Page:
- By Mary Casey-Baker<p> Mary Casey-Baker is the editor of Foreign Policy’s Middle East Daily Brief, as well as the assistant director of public affairs at the Project on Middle East Political Science and assistant editor of The Monkey Cage blog for the Washington Post. </p>
The Libyan government has arrested four people suspected to be connected with Tuesday night’s attack on the U.S. consulate in Benghazi. The attack resulted in the death of four U.S. diplomats. U.S. and Libyan officials continue to search for others who might have been involved, and are investigating the militant fundamentalist group Ansar al Sharia. New information has led U.S. officials to doubt initial assessments that the attack was planned in advance, but rather an opportunistic assault. Authorities released the names of the two people killed in addition to Ambassador Christopher Stevens and Sean Smith. They are Tyrone S. Woods and Glen A. Doherty, both former Navy Seals. Meanwhile, four people were reported killed and an estimated 34 injured in clashes between protesters and police near the U.S. embassy in Yemen‘s capital Sanaa on Thursday. In Iran, protests outside the Swiss embassy, which handles U.S. interests, lasted for about two hours and peacefully dispersed. Protests continued in Cairo where demonstrators clashed with Egyptian police, injuring 224 people between the U.S. embassy and Tahrir Square. U.S. President Barack Obama called for Egypt to honor its commitments to protect U.S. diplomats and facilities. Relations between the United States and Egypt have become increasingly tense, and Obama in an interview with Telemundo, "I don’t think that we would consider [Egypt] an ally, but we don’t consider them an enemy." The United States has put embassies across the Arab world on high alert bracing for demonstrations expected after Friday prayers.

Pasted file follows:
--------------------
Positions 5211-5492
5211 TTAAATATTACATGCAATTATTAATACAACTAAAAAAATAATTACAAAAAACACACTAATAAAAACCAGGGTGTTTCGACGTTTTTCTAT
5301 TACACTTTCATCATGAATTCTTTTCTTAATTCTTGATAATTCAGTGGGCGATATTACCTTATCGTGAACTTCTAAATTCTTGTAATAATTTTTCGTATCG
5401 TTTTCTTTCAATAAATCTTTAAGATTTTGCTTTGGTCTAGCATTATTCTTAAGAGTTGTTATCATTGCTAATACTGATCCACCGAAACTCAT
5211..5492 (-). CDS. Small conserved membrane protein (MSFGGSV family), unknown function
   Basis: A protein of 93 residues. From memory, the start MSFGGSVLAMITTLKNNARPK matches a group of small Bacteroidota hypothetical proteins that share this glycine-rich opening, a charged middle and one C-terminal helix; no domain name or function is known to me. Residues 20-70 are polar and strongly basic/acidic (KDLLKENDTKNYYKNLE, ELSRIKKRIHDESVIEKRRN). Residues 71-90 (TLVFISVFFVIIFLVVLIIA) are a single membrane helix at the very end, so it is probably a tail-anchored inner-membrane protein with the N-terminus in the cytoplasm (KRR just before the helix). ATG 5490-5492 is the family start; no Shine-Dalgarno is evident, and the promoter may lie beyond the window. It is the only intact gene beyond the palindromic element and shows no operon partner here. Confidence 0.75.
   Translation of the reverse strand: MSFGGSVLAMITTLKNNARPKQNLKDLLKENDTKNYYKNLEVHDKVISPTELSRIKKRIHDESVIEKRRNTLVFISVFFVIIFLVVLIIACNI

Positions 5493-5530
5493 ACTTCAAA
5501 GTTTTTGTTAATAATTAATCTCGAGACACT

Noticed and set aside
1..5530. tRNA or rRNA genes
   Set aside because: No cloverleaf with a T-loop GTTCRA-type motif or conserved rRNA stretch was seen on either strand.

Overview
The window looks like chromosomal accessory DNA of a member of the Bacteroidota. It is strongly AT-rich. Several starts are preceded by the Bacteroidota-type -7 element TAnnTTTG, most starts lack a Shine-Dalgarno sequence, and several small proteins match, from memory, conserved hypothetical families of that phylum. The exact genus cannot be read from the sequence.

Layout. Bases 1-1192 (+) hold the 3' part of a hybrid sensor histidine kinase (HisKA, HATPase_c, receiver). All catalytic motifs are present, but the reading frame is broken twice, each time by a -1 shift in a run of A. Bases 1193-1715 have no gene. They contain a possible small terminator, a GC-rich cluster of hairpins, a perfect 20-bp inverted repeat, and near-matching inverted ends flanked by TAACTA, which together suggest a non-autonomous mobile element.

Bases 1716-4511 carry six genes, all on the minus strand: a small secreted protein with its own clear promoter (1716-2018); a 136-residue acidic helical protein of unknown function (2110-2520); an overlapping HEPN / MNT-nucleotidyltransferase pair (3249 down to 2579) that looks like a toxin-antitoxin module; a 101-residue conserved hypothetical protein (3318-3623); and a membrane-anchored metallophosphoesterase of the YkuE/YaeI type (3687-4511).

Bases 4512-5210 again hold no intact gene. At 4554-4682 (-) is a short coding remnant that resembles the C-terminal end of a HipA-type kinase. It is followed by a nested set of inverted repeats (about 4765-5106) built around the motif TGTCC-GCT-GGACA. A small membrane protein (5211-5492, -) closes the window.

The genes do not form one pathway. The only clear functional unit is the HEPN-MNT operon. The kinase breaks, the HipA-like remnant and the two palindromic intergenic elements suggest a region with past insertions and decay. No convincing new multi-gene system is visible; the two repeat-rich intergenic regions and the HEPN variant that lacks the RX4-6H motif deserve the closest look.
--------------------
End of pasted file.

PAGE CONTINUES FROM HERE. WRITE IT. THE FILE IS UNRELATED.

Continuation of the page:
U.N. and Arab League envoy to Syria Lakhdar Brahimi arrived in Damascus Thursday saying the conflict is worsening. He stated, "We came to Syria to consult with our Syrian brothers. There is a crisis in Syria, and I believe it is getting worse." Brahimi is set to meet with President Bashar al-Assad and opposition representatives on Friday. He is scheduled to meet with a delegation from the opposition National Coordination Committee for Democratic Change (NCCDC), a group of leftists, Kurds, and independent political activists. Meanwhile, heavy clashes were reported in the western and southern regions of Aleppo and outside Damascus. According to an activist, "There is a fresh campaign on the eastern parts of Damascus." Residents of the southern district of Tadamon said the opposition Free Syria Army (FSA) has pulled out of the neighborhood. One resident said, "Any house that had any link to the Free Syrian Army has been destroyed." And residents said the army threatened to destroy the remaining houses if the FSA is allowed to reenter. Increased sectarian violence is being reported between Shiite and Sunni communities, and the conflict is causing regional divisions along sectarian lines.
- The United Nation’s International Atomic Energy Agency has passed a resolution rebuking Iran for its nuclear development program.
- Pope Benedict XVI arrived in Lebanon’s capital Beirut on Friday amid regional unrest.
- Turkish forces have reportedly killed 75 Kurdish militants in weeklong clashes along the Iraqi and Iranian borders in Hakkari province.
Arguments and Analysis
‘The U.S.-Egypt Relationship Needs Therapy, Not a Divorce‘ (Nathan Brown, The New Republic)